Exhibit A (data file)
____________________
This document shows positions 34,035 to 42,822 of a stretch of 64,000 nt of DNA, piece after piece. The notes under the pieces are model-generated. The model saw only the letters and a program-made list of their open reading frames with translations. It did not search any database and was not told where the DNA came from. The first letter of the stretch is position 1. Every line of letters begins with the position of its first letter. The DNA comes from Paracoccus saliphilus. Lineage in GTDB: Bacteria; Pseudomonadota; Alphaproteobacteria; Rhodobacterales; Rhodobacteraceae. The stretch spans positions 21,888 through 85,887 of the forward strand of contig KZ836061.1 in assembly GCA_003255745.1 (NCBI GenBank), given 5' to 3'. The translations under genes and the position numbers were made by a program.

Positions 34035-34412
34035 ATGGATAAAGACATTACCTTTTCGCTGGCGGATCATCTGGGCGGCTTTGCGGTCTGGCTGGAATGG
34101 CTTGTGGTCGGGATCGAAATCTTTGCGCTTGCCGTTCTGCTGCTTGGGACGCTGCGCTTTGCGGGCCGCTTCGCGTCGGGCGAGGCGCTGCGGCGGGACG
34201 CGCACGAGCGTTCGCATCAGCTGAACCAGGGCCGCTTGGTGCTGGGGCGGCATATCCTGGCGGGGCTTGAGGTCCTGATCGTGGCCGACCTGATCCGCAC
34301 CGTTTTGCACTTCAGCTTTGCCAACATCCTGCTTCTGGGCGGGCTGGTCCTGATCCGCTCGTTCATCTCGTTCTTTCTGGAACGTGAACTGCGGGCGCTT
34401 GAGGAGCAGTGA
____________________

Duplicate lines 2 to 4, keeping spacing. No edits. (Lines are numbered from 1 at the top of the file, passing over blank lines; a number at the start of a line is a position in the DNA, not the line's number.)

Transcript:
Positions 34035-34412
34035 ATGGATAAAGACATTACCTTTTCGCTGGCGGATCATCTGGGCGGCTTTGCGGTCTGGCTGGAATGG
34101 CTTGTGGTCGGGATCGAAATCTTTGCGCTTGCCGTTCTGCTGCTTGGGACGCTGCGCTTTGCGGGCCGCTTCGCGTCGGGCGAGGCGCTGCGGCGGGACG